Rob Kearney has called on Ireland to finish the RBS 6 Nations campaign in style with a strong second half in Italy to dispel any notion the Irish are just a 40-minute team.
Ireland’s championship may have been blighted by injuries but it is the wasted scoring opportunities that have most frustrated the players, particularly in the second half of matches when Declan Kidney’s side have scored just three points beyond the 50-minute mark, a 58th-minute Ronan O’Gara penalty against England, in four games.
Last weekend’s 13-13 draw with France, when Ireland’s scores dried up in the 32nd minute, highlighted the deficiency, despite the result ending a two-game losing streak, and Kearney said a big second 40 minutes in Rome was top of the agenda.
“I wouldn’t so much call it a worry. It’s more just a trend that’s come through throughout the campaign. I don’t think as a team that our mindset is changing when we do go out for that 40 minutes. It’s not as if we’re getting very defensive and we’re losing the attacking mindset that we want to play rugby.
“I do agree we need a big second 40 minutes this weekend regardless of what the score is. For ourselves and as a team we need to prove that we’re not a 40-minute team... It’s a huge pattern. That’s why we need a big second 40 this week. It’s not something we’ve spoken a huge amount about but everyone knows it.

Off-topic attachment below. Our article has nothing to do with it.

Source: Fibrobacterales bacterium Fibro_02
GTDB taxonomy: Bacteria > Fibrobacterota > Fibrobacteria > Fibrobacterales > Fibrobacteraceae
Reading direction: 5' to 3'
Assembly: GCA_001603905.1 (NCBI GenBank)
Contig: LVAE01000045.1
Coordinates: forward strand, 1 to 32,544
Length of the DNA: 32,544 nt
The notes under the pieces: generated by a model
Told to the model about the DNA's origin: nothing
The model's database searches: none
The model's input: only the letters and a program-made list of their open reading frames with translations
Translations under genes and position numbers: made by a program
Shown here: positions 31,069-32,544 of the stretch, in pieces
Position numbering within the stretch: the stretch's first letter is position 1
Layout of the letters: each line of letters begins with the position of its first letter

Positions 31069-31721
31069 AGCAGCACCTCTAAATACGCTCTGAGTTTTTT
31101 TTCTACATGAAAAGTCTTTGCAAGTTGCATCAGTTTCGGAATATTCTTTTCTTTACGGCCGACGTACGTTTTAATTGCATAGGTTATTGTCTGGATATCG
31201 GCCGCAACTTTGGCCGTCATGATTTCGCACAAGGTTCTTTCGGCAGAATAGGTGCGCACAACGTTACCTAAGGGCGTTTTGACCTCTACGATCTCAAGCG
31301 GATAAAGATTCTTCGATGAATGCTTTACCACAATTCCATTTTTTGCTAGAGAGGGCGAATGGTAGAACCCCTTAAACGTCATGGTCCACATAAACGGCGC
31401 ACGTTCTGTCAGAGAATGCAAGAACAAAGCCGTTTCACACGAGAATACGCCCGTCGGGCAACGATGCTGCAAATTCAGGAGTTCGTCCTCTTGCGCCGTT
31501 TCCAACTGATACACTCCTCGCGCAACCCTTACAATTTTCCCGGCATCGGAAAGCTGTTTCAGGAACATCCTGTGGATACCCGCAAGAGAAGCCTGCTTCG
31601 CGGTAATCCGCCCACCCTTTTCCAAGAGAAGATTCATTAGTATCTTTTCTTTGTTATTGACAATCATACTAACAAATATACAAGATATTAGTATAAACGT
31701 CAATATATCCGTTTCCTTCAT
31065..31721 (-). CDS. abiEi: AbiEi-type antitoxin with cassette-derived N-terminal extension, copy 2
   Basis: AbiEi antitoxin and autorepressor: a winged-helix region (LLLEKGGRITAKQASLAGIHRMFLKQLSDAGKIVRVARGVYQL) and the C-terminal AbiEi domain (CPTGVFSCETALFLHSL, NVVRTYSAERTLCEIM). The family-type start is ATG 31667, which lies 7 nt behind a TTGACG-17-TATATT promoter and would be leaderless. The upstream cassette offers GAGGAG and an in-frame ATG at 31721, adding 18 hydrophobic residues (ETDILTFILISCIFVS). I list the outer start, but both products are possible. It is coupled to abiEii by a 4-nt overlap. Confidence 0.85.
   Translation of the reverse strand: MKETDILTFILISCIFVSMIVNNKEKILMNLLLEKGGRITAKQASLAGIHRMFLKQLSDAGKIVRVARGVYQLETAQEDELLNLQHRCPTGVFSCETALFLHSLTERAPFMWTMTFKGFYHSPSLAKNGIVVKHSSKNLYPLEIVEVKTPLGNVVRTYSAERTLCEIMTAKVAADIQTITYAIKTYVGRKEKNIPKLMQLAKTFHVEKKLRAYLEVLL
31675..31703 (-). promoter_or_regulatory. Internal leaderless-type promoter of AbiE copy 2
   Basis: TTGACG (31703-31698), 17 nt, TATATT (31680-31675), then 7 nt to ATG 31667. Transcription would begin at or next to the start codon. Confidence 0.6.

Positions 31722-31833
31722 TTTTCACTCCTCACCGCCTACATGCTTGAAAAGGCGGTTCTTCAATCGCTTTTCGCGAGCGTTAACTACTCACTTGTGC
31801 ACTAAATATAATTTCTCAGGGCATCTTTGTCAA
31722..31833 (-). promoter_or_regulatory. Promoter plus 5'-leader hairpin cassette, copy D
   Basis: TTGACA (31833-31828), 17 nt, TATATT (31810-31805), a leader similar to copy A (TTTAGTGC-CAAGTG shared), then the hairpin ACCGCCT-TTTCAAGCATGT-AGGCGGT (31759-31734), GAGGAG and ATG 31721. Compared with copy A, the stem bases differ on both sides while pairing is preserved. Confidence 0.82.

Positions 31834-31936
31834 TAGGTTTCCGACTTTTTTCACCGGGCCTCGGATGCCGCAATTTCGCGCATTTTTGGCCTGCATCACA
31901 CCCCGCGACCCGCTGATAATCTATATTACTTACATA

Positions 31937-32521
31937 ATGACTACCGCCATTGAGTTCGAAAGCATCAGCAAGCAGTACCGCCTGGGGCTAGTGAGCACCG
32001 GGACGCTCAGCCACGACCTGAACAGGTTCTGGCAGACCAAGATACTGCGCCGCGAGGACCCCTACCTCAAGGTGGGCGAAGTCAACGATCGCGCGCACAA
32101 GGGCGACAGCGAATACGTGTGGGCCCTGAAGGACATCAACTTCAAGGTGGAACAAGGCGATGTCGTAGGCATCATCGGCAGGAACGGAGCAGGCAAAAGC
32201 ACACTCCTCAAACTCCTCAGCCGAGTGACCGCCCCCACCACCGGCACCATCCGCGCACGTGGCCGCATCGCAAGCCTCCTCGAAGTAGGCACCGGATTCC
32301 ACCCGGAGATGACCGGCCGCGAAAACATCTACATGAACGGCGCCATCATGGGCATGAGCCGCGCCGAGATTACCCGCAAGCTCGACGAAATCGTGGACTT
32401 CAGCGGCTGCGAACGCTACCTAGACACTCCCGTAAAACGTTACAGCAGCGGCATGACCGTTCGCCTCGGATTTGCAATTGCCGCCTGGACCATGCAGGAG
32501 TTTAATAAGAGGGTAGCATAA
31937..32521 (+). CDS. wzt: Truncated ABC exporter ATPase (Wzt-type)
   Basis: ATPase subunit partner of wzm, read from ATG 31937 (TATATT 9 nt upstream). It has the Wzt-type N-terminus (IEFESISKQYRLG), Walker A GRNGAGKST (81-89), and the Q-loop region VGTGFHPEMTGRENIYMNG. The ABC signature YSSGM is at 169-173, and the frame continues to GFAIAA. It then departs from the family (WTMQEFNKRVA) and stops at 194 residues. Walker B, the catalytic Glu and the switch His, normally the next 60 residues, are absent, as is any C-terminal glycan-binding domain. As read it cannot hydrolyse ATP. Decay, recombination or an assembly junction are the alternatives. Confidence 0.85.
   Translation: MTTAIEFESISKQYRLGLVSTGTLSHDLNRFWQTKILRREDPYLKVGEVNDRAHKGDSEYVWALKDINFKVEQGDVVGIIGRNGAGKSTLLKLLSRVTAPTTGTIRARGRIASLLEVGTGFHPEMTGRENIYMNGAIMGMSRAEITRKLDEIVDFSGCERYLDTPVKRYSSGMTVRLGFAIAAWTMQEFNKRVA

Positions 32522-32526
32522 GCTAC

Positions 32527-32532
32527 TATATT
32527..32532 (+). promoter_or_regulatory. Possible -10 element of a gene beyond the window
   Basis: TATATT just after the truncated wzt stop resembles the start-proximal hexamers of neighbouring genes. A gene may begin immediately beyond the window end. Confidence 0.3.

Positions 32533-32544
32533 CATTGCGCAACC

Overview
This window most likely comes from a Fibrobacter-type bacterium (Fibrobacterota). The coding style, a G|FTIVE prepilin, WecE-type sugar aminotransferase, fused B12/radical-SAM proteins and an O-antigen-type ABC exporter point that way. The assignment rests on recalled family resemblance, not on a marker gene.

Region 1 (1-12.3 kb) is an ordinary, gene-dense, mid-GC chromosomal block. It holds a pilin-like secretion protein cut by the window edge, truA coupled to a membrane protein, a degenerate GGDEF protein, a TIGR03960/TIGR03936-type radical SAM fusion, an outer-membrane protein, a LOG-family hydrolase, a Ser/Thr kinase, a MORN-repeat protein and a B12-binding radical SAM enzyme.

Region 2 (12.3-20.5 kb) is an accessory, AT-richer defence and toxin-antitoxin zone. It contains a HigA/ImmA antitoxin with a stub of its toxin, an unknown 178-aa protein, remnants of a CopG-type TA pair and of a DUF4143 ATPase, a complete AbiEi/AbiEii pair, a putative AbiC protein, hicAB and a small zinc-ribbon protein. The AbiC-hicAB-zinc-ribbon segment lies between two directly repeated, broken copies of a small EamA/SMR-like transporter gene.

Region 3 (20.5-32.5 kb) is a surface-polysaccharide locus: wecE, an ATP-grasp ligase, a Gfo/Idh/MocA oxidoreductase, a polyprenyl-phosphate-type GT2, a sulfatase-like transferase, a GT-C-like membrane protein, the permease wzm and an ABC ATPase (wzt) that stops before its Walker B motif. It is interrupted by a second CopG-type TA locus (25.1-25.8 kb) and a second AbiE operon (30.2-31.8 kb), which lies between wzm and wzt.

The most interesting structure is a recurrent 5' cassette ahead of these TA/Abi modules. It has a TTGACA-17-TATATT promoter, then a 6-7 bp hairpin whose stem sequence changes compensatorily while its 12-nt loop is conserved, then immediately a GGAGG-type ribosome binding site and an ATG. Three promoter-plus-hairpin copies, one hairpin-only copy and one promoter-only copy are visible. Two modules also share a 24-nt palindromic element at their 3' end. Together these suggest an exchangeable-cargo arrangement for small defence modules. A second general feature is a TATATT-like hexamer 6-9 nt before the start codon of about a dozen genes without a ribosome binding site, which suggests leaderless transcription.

“From our perspective it’s just important that after the break at half-time we take to the field still looking to play rugby. And still striving to get scores, because it is frustrating.
“Even in that second 40 minutes there wasn’t a huge amount of opportunities for us. So hopefully this week it will be different for us.”
Having a happy squad is big help in that regard, with Kearney showing no signs of cabin fever after eight weeks in camp at Carton House. Ireland’s results have not reflected that but Kearney points to the narrow margins that separate the Grand Slam 2009 team from this year’s.
“I’ve been in camps before and the last game comes and it’s like, ‘great, I can’t wait to get out of here’. But that’s honestly not the case this time and I think there’s been a lot of changes, a lot of new guys have come in and there has been a new, dynamic atmosphere so I’ve enjoyed this camp. Everyone seems happy. Could be a lot happier if we were winning, obviously, but there’s not a real, dull, dark atmosphere and I think that’s important. I think the Grand Slam four years ago was just one where everything seemed to go so perfectly, where we didn’t have any one injury. Okay we were in a lot of tight games but we got bounces of the ball, games went for us, games that we could have very easily have lost but we didn’t. So it shows as well the sort of contrasts that we’re dealing with in terms of how different competitions can go by you.”
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